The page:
Hotels are preparing for a busy season of leisure travel, and for resort hotels across the industry, success during this period will be determined by their ability to improve ancillary revenue from across their property. Considering the limited available labor in the industry, hoteliers need to ensure their property has the right technology in place to maximize the return on their revenue-generating goods and services—especially independent operators. Unfortunately, not every hotel PMS is set up to offer the same advantages in resorts compared to full or limited-service hotels. Determining these capabilities starts with understanding your property’s tech stack.
Getting to the bottom of these differences can sometimes be challenging for hoteliers, particularly due to the similarities many properties share across the industry. For example, a resort and a city-center hotel have the potential to share many offerings, and both may provide spa services to guests. However, these two properties have many differences, such as a resort’s access to a captive audience who often view resorts as destinations, and for a city center hotel, perhaps they need to consider the spa day guest.
These separate guest drivers command different requirements for their tech stack. Driving guests to your spa services requires a different strategy from maximizing revenue at a destination spa. To exploit these advantages, operators must identify clear goals for their technical capabilities and assess their tech stack from the bottom up.
Many hotel operators have taken a reactive approach to technology investment, taking on new tools only once they become necessary for operations, or their competitive advantages become too substantial to avoid. However, this strategy often leaves hoteliers with a poorly planned technology approach that cannot accommodate new, valuable needs through either the feature set of the incumbent solutions or support of third-party integrations. To avoid this obstacle, hoteliers must rethink their tech stack before it becomes a barrier to their operating potential, and ensure they can take advantage of all that is available in the industry to stay competitive.
Operators across hospitality often find themselves caught in this technology-upgrade snare due to the prevalence of best of breed or specialized products, which have inundated the industry over the past decade or more. All-in-one technology options traditionally didn’t offer the breadth of the specialized products, but due to an increase in vendor consolidation taking place across the industry—as well as technology companies focusing on bridging those feature gaps and adopting a stronger approach to integrations through robust APIs—this gap has narrowed in recent years. As a result, hoteliers and resort operators are better positioned today to work with a one-stop shop for technology without making compromises.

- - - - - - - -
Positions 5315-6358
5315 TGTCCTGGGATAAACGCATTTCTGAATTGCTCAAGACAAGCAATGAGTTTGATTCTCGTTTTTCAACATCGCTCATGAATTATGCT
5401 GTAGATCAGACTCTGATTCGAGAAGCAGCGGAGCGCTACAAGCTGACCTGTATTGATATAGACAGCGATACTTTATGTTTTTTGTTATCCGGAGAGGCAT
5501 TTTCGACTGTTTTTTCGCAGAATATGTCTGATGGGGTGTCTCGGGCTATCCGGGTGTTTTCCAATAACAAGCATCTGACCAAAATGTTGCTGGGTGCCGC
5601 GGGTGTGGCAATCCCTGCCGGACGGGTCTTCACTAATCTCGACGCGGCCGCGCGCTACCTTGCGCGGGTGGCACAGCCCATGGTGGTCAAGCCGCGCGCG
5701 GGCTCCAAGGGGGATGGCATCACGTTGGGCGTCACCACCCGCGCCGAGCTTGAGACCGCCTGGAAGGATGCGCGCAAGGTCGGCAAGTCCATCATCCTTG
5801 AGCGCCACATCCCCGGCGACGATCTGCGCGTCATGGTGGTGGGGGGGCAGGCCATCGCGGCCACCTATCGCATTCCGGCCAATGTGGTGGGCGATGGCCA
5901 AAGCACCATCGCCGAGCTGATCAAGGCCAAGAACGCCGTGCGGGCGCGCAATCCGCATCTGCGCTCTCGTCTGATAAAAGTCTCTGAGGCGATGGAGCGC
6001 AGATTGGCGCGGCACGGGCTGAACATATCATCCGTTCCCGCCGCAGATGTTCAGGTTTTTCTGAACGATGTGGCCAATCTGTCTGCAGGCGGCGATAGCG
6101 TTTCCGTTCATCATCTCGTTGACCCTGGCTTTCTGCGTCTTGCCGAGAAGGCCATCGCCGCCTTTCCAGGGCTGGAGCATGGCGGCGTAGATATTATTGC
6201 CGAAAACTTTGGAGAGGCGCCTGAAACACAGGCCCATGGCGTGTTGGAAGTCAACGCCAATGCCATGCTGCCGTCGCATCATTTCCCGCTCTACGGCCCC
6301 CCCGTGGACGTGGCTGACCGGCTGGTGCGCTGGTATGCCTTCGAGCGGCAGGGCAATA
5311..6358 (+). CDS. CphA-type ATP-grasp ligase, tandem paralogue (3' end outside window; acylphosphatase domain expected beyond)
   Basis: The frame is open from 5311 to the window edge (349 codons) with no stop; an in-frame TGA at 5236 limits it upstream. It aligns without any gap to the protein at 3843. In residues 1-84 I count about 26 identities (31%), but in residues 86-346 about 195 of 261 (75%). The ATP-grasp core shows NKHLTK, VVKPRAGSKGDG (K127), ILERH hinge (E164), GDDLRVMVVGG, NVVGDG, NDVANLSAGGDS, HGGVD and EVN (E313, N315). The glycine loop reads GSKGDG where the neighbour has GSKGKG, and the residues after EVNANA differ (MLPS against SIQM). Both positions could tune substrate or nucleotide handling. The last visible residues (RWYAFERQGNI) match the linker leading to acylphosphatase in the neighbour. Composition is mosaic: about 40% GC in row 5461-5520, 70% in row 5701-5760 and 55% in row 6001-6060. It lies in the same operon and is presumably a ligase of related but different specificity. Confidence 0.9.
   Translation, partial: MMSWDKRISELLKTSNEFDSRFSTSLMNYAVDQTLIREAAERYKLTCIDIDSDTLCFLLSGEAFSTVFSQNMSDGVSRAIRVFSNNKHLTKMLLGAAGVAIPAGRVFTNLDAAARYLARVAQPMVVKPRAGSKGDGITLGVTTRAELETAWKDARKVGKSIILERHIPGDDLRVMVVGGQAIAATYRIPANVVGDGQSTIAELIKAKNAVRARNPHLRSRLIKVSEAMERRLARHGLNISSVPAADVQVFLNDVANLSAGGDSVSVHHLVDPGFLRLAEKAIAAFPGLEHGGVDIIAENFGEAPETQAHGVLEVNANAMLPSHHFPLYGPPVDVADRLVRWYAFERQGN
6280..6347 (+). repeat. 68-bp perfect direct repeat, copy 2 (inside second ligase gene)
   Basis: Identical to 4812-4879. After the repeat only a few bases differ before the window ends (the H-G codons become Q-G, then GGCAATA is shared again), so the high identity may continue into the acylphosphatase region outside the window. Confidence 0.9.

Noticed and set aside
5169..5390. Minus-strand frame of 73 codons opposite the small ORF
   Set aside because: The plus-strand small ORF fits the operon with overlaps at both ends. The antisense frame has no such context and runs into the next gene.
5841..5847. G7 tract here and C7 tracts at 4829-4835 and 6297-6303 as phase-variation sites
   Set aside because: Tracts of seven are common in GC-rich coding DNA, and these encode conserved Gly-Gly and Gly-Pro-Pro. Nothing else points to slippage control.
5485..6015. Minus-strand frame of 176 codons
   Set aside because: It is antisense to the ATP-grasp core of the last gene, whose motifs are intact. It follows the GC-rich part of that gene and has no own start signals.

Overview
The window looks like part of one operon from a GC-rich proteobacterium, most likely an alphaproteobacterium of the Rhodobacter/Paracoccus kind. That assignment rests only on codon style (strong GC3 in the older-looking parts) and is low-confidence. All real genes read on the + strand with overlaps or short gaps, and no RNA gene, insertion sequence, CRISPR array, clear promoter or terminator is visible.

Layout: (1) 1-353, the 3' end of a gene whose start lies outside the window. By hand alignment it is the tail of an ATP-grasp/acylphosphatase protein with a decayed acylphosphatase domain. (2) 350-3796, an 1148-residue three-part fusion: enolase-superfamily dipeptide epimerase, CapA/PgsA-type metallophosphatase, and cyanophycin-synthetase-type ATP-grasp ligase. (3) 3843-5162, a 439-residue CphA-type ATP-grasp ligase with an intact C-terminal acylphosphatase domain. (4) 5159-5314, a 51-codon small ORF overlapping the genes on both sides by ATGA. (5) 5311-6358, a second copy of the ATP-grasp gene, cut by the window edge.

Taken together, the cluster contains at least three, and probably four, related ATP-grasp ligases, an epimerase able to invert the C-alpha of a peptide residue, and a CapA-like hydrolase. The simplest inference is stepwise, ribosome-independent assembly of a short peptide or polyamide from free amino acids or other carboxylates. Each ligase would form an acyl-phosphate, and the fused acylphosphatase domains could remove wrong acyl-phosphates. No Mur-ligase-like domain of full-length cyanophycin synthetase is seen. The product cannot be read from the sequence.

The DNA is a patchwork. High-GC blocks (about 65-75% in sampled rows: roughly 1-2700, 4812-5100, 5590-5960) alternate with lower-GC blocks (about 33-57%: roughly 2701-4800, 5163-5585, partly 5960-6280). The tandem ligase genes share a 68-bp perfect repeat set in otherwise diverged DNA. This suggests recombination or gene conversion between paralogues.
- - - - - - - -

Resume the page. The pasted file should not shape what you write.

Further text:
For independent operators, working with an all-encompassing tech partner provides several benefits. First, it limits the number of relationships these operators need to manage to provide the analytics and integrations needed to offer a high-quality stay experience. Furthermore, these partners allow hotels to simplify their tech stack. When hotels align with the right property management system, overseeing many key elements of hotel operations on the same platform quickly becomes possible, simplifying training and daily operations. Lastly, when a tech stack is arranged to share information between departments more fluidly and efficiently through a centralized single guest profile database, resort hotels can capitalize on ancillary services and advanced pricing models using readily available consumer data based on an abundance of factors and preferences. Access to these capabilities is a game changer and a marketer’s dream, particularly for independent resorts looking to stand out in a crowded market.
Really understanding your guest
Consumer data is helping hotels understand guests better than ever before and their perspectives throughout the booking journey from beginning to end. Hotels that have embraced a connected tech stack have been able to provide a more targeted stay experience for their guests at the best possible rate for the hotel, and much of the process is automated. These capabilities are no longer the domain of the big brands. Independent operators should ask themselves what their tech stack is doing with their data and whether or not its use is optimized or accessible at the granular level, ultimately driving repeat business.
Hotels today want to create a seamless travel and stay experience for guests, requiring streamlined operations behind the scenes, particularly in resorts. Standard limited and full-service hotels must ensure their tech stack allows for the hotel PMS to connect with its revenue management system, loyalty program, and global distribution system to start. Full-service resorts, however, need to ensure their analytics can tap into sales and catering, spas, amenities, and other departments to maximize the hotel’s cross-selling capabilities.
Most importantly, guests need to be able to access all of the above through digital purchases, which the hotel must also seamlessly fulfill. Capabilities such as Attribute-Based Selling are being introduced to the hotel experience, and advancements in cross-selling technology and strategies are creating new opportunities for independent hotels to exceed their revenue forecasts and guests’ expectations. The more hospitality learns about its customers, the more technology can help serve their needs.